Kang's breakthrough a family affair

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OLYMPIA FIELDS, Ill. – Danielle Kang broke through in spectacular fashion Sunday at the KPMG Women’s PGA Championship.

She broke through all the doubt, disappointment and frustration that mounted trying to live up to the hype that came with turning pro after winning back-to-back U.S. Women’s Amateur championships.

Kang, 24, said working through her struggles to finally win in her sixth LPGA season made the victory especially satisfying, but it came with one regret.

“I don't know what it would have felt like to win right away as a rookie,” Kang said. “However, if I could wish anything, I would wish that my dad saw me win.”

Kang’s father died from brain and lung cancer during her second LPGA season.

K.S. Kang was Danielle’s caddie for her U.S. Women’s amateur victories in 2010 and ‘11

“I think that it's been a really difficult road for me for the past four or five years,” Kang said. “It’s life, though. You have to pick yourself up, and you have to keep working hard at it, and then believe in what you're doing, and not letting yourself down.”

In Sunday’s finish, after Kang two-putted from 30 feet for birdie to win her first LPGA title in her 144th start, Kang said her father’s spirit felt especially near.

“What are the odds that my first win is a major?” Kang said. “I'm pretty sure he had something to do with it. It's just incredible. But I know that he was there, because I felt him. I felt him with me every day, and I still do.”

Kang said she could hear her father’s voice as she cleaned up that last putt, which closed out a 3-under-par 68 and sealed a one-shot victory over Brooke Henderson (66), who birdied the final two holes. She remembered what her father told her before she cleaned up a final 4-foot putt to win her first U.S. Women’s Amateur.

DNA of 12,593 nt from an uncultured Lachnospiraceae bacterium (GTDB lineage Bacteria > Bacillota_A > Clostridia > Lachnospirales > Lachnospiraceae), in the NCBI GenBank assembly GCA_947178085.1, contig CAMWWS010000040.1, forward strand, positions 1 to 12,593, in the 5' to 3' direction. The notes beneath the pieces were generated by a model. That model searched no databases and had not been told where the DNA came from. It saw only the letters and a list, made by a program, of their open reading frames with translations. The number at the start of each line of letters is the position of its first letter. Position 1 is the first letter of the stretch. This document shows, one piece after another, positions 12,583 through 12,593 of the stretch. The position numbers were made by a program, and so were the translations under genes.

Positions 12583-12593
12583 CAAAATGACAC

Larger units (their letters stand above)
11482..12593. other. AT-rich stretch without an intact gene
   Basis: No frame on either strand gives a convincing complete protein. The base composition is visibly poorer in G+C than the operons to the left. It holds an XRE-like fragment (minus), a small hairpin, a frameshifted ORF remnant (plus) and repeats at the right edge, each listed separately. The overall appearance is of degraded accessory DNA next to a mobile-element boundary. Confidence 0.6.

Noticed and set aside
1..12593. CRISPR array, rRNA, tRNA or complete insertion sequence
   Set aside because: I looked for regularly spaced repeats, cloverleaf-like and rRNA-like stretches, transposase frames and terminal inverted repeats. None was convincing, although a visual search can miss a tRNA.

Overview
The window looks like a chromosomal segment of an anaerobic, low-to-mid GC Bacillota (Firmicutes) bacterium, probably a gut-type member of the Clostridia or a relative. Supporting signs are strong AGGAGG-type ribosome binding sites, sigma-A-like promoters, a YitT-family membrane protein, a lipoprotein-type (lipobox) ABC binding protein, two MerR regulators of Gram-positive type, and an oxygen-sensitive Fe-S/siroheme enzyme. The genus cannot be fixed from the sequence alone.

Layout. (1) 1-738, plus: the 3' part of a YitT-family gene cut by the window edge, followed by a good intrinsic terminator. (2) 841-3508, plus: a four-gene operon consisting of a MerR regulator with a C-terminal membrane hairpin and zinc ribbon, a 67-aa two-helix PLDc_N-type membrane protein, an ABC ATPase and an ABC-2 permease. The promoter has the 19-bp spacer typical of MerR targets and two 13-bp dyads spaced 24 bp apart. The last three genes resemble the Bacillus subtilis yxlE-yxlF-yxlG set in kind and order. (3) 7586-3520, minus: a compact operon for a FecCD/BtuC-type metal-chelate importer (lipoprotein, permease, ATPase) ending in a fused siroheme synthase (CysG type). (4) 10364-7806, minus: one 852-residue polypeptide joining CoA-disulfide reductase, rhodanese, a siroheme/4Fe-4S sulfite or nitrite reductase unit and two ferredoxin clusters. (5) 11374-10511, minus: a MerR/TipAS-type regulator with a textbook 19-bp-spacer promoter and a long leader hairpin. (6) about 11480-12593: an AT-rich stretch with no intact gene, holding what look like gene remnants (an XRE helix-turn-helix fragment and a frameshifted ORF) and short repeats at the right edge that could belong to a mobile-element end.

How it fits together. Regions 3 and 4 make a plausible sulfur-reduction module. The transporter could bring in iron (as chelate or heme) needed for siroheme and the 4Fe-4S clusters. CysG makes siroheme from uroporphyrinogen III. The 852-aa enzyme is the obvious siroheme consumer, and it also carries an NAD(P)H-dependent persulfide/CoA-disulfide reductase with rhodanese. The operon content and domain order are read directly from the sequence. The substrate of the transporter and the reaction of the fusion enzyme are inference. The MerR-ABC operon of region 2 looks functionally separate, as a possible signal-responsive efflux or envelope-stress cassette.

“For some reason, I remembered my dad telling me, `I'll buy you a TV if you make this,’” Kang said. “So I wasn't even worried about the putt.”


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K.S. was a telecommunications executive in South Korea.

The triumph was very much a family affair, Kang said.

Danielle’s brother, Alex, a Web.com Tour player, helped her devise a long-distance game plan early in the week, after she left her practice round Tuesday “overwhelmed” by the challenge Olympia Fields presented. She sent Alex smart phone photo snapshots off tee boxes, asking how she ought to attack certain holes. Alex, who knew the course, helped her map out her plan.

Kang’s mother, Grace Lee, walked the course all week rooting for her daughter.

“I'm so blessed to have her with me, for her to witness my first win, because she actually didn't get to watch me win the Ams,” Kang said. “She wasn't there for that.

“My mom believes in me, just as much as my dad did.”

Kang has a tattoo on the edge of her palm on her right hand, with the word “dad” scripted in Korean. It’s in her father’s handwriting. Danielle says she put it there so when she shakes hands with somebody, they meet her father.

Even now, Kang says she keeps communication going with her father. She keeps a journal in which she writes notes to him.

In fact, she wrote something to him this week.

Kang wrote “We can do it” in Korean.

“He used to tell me, `You trust me,’” Kang said. “And I kept saying that to him this week, `Just trust me, I got it.’ I said that to him this morning.”

The journey to Kang’s first victory was arduous.

Through her first five seasons on tour, she rarely contended. The five top-10 finishes she has recorded this year are more than she has posted in any other season.

In 30 previous majors, her best finish was a T-14 at the U.S. Women’s Open in 2012.

David Leadbetter, Kang’s swing coach, says she’s a major talent, but she was probably too desperate to win through her pro career. He said she tried too hard, and she beat herself up too much over results.

“She’s such a perfectionist,” Leadbetter said. “And, sometimes, her emotions get away from her.”

Kang resolved to work on it this year, and Leadbetter said he could see her maturing in so many ways in that work.

“Hopefully, this will give her some peace and be a catalyst for some great golf, because she can be a top-10 player,” Leadbetter said.

Kang showed what she can do at her best Sunday - rolling in putts from all over the place, making four consecutive birdies on the back nine to build a three-shot lead. She showed just how patient she’s becoming, holding off a hard-charging Henderson. Kang rebounded from a bogey at the 17th to close with that winning birdie.

“I just kept trusting in my own game and trusting in my putting,” Kang said. “It's all about believing in what you can do.”